As we previously reported, Amazon is working on its first PC game and, possibly (probably), a streaming games service that runs on its cloud.
We just heard from Paul Furio, who left Amazon some months back, after managing teams that built Amazon’s gaming software development kit, some sample games, the 3D Toolkit for the Fire Phone, and the Fire Phone itself.
Furio is now working on his own gaming startup, SyncBuildRun, which is working on a “episodic,” games, where your characters face new adventures delivered weekly.
Furio had some skinny for us about Amazon’s team.
First of all, he says the team is being run by “a brilliant and visionary guy,” in Mike Frazzini, long time Amazon employee who became vice president of the games group in 2014 (and was previously director of the group since 2009).
Frazzini was a key player in Amazon’s acquisition of Twitch, for instance.
“When I was doing the Games SDK for the Fire Phone, he was incredibly encouraging of all of our initiatives, and often pushed us to think bigger. At the time, he was only a director, so his promotion was well deserved,” Furio told us via email.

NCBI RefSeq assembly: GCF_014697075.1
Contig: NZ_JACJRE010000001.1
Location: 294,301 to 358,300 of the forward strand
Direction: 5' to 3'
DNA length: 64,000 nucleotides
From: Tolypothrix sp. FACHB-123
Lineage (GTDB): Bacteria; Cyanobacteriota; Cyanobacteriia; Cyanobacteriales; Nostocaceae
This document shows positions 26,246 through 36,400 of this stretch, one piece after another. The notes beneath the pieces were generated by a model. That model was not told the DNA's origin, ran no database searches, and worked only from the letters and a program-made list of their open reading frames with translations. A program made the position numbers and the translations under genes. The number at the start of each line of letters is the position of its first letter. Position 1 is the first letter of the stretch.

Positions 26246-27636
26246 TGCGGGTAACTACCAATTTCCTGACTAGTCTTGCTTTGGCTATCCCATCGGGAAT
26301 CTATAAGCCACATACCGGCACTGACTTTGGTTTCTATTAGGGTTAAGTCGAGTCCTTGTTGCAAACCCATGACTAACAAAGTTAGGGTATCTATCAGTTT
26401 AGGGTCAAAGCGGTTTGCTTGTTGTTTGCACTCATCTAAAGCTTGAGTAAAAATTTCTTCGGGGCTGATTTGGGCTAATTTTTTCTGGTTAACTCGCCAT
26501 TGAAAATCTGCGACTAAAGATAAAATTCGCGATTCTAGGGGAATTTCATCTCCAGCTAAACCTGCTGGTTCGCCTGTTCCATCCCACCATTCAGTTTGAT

He added about Frazzini, “He also gets that there are ways to mitigate development cost and make Amazon’s platforms more interesting for game developers. He’s backed a bunch of big visions, including the Amazon purchase of Twitch, and some other stuff I still can’t talk about.”
Amazon said in a recruiting ad for the gaming team that it’s already nabbed folks who worked on such games as Portal, World of Warcraft, BioShock, Half Life 2, Left for Dead, Dota 2, Halo, Infamous, Shadows of Mordor, and The Last of Us.
Furio dished on that as well, telling us Amazon had hired Kim Swift, who was a key designer for Valve’s hit game Portal. Although he didn’t share the names of the people hired who worked on Halo, this former employee seemed pretty psyched about what the team was working on.
“All the pieces are in place to do what Amazon does best, only in games: build great brands that customers love, and build platforms that enable other developers to utilise amazing services,” he says.
He almost — not quite — sounds like he regrets leaving to pursue his new thing.
“Unfortunately, Amazon wasn’t interested in episodic gaming when I was there. Oh well. They can’t get everything right,” he jokes.
Disclosure: Jeff Bezos is an investor in Business Insider through his personal investment company Bezos Expeditions.
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